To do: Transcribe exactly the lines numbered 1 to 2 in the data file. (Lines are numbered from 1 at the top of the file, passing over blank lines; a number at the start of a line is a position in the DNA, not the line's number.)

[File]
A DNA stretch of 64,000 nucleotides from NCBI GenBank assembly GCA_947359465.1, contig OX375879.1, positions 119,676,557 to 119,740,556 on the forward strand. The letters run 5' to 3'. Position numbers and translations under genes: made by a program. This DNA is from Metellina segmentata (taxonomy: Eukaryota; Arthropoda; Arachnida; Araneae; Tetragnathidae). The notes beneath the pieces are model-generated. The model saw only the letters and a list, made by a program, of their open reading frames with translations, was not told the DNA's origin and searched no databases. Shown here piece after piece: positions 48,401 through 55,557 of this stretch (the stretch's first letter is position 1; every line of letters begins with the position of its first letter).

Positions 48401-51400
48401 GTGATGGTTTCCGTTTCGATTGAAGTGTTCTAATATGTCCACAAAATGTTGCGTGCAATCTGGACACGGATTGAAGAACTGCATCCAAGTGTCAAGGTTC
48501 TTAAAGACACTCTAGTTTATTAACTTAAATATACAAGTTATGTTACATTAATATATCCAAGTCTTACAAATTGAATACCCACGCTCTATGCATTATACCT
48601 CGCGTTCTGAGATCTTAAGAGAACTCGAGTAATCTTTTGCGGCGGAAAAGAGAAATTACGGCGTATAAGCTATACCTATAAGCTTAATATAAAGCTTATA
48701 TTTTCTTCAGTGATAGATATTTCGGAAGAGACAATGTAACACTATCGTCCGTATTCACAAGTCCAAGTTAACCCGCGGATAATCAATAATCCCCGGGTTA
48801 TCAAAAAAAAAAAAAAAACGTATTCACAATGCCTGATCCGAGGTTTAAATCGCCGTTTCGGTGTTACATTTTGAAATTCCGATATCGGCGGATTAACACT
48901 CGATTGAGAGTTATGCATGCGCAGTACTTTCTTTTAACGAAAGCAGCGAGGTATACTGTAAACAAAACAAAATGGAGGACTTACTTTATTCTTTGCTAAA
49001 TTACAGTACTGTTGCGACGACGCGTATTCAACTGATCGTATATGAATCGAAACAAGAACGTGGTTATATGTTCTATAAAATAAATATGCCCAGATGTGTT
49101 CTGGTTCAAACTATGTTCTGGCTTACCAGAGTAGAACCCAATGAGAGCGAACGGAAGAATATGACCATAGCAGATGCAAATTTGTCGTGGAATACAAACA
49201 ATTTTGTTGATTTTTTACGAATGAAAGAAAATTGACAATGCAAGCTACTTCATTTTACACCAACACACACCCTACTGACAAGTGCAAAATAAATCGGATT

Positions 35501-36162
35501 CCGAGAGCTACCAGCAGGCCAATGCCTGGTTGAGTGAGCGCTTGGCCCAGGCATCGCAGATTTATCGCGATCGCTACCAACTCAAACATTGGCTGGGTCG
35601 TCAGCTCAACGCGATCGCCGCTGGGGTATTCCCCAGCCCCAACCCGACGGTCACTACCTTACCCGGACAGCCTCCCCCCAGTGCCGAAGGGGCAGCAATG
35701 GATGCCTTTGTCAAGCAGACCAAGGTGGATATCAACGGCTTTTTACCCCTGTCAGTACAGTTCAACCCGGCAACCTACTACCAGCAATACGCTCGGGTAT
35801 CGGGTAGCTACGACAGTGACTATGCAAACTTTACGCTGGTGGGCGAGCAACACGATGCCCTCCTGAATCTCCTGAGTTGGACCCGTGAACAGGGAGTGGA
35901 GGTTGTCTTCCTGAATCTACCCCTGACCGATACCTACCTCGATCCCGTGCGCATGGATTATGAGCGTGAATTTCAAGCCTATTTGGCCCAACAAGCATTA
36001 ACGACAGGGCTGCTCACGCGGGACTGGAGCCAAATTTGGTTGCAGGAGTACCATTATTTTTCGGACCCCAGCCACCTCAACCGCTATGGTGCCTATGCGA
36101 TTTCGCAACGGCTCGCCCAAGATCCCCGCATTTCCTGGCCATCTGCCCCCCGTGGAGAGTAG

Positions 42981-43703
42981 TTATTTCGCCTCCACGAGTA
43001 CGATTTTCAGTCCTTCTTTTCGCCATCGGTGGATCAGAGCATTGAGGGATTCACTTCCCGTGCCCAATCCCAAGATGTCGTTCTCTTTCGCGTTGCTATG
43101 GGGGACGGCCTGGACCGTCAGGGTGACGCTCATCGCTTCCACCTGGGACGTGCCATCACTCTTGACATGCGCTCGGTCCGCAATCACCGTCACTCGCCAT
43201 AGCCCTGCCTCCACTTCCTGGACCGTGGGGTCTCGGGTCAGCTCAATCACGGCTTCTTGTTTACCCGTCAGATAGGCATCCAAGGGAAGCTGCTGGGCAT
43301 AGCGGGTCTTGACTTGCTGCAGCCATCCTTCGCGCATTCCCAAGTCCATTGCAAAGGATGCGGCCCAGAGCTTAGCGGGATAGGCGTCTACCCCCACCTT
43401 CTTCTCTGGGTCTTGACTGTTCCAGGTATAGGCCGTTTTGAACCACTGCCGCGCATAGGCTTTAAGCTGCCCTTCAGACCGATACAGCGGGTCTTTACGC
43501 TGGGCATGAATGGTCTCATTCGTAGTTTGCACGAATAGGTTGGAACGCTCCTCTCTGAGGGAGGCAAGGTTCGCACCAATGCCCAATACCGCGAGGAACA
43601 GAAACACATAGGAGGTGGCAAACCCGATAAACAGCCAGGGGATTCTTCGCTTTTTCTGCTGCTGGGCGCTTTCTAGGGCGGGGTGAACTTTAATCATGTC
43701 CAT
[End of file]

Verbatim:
A DNA stretch of 64,000 nucleotides from NCBI GenBank assembly GCA_947359465.1, contig OX375879.1, positions 119,676,557 to 119,740,556 on the forward strand. The letters run 5' to 3'. Position numbers and translations under genes: made by a program. This DNA is from Metellina segmentata (taxonomy: Eukaryota; Arthropoda; Arachnida; Araneae; Tetragnathidae). The notes beneath the pieces are model-generated. The model saw only the letters and a list, made by a program, of their open reading frames with translations, was not told the DNA's origin and searched no databases. Shown here piece after piece: positions 48,401 through 55,557 of this stretch (the stretch's first letter is position 1; every line of letters begins with the position of its first letter).

Positions 48401-51400